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How Guitar Hero Works


Playing Guitar Hero

Standing in front a televisionscreen with your plastic axe strapped across your chest, you assume your best rocker stance. Your fingers twitch slightly on the fret buttons in anticipation as thecamera zooms down to your on-screen avatar and you hear the first beats of the song start up. It’s time to play Guitar Hero.

Once the music kicks in, the screen display changes to a note chart that resembles an unfurlingguitar neck. At the bottom of the screen, you’ll see the target line with the five color-coded discs that correspond to the top-down order of fret buttons on the controller.

When your guitar part begins, color coded gems slide your way along the fret lines toward the target line. The point of Guitar Hero is to hit the matching fret buttons and the strum bar on your controller at the same time the gems hit the target line onscreen. If you succeed, a small flame bursts above the gem on the screen. For every correct note you hit, you score points. If you hit more than 10 notes in a row, those point values may be multiplied up to four times.

The key to scoring is timing, so it helps to know the song. Depending on the mode and difficulty, you’ll follow the lead, bass or rhythm guitar. During faster melodies, keep an eye out for hammer-on and pull-offnotes — known as HOPOs in the Guitar Hero lexicon. These notes don’t require the strum bar. Instead, if you push the correct fret button once the gem hits the target line, you’re fine. In Guitar Hero versions before “Guitar Hero III,” you must hold down the fret button of the previous note in order to properly hammer-on. You can spot HOPOs because their centers are completely white, while regular notes have a black band around the white center. (Real guitarists play HOPOs by hitting or releasing a string on a fret hard enough that it makes a sound without having to strum.)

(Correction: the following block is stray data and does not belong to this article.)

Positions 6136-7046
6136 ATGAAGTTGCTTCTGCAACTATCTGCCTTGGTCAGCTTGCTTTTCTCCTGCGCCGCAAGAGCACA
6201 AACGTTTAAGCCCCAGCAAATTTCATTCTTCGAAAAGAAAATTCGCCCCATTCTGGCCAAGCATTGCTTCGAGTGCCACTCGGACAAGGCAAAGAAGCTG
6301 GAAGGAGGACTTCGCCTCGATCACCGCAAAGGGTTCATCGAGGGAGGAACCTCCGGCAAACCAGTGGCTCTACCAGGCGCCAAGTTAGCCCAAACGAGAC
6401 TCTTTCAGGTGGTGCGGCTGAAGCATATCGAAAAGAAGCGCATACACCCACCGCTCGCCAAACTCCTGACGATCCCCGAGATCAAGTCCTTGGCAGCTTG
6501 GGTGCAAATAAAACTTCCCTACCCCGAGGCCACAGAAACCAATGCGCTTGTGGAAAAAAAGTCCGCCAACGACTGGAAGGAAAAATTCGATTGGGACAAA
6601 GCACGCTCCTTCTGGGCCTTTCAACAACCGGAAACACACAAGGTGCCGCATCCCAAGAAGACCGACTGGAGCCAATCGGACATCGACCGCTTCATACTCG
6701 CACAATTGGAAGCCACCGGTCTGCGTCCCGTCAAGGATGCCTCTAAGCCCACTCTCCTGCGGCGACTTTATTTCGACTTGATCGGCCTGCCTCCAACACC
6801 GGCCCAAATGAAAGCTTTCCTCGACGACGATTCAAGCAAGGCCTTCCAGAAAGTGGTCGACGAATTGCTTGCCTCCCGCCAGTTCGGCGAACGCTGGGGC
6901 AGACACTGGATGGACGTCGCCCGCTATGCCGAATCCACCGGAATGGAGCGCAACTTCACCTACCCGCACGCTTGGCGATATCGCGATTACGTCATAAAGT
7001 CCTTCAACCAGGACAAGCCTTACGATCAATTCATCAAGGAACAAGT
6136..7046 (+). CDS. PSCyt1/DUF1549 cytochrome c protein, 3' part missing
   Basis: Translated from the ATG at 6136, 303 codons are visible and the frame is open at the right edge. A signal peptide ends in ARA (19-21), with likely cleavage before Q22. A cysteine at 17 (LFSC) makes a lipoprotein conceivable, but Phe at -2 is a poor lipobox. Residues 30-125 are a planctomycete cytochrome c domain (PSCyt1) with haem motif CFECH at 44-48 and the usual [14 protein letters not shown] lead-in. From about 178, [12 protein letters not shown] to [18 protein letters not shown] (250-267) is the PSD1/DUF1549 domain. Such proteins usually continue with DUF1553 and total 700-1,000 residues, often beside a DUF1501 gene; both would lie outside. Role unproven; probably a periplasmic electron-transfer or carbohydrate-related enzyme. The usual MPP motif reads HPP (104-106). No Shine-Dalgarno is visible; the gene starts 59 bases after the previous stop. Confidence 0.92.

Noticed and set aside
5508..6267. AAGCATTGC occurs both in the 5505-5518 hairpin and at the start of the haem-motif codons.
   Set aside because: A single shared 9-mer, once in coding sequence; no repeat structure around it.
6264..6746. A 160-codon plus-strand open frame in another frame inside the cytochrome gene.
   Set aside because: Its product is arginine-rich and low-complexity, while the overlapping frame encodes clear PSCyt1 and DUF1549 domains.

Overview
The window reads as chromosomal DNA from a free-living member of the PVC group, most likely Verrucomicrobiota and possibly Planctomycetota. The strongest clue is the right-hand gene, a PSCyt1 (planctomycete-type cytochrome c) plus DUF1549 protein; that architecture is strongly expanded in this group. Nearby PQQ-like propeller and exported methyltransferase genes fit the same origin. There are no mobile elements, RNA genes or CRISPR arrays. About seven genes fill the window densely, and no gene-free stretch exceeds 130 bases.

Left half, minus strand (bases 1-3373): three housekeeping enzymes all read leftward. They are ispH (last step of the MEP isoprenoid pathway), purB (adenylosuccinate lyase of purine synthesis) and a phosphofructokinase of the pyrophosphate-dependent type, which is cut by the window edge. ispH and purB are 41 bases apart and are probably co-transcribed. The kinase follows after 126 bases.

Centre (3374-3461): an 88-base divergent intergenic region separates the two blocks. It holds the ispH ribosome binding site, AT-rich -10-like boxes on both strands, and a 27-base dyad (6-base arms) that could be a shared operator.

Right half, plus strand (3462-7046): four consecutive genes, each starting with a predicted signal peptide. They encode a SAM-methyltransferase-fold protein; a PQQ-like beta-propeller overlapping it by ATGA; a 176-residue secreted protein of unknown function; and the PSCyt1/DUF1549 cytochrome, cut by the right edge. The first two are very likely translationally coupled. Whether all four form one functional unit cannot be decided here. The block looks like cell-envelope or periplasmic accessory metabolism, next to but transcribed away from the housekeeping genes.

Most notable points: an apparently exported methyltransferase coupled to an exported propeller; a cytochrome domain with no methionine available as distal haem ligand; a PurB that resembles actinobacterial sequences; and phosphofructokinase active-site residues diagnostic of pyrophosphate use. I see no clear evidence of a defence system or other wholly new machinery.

Sustained notes that are held out for a number of beats are also important to catch. On the screen, these notes have long, bright lines trailing behind. To prepare, you can press down the appropriate fret button on your axe early if you have time, then hit the strum bar once the note reaches the target line. Since you only have to hit the strum bar once on sustained notes, use that hand to rotate the whammy bar and listen to the notes bend.

Hitting the whammy bar will also boost your star power, which we’ll talk about next.


Some Guitar Hero tunes are undoubtedly harder than others. If you look on the “Guitar Hero III” track list, you’ll notice it’s divided up into eight sections, with the first one called “Starting Out Small” and building up to “Battle For Your Soul.” At that last level, you must unlock an additional set list that contains what many players consider to be the most blistering song on the game — “Through the Fire and Flames” by DragonForce. On expert level, notes spill onto the screen as though shot from a geyser for the nearly eight minutes of heavy metal cacophony. If you decide to take it on, you’ll need a lot of patience and water nearby to douse your smoking digits.


From → Game, Rhythm Game

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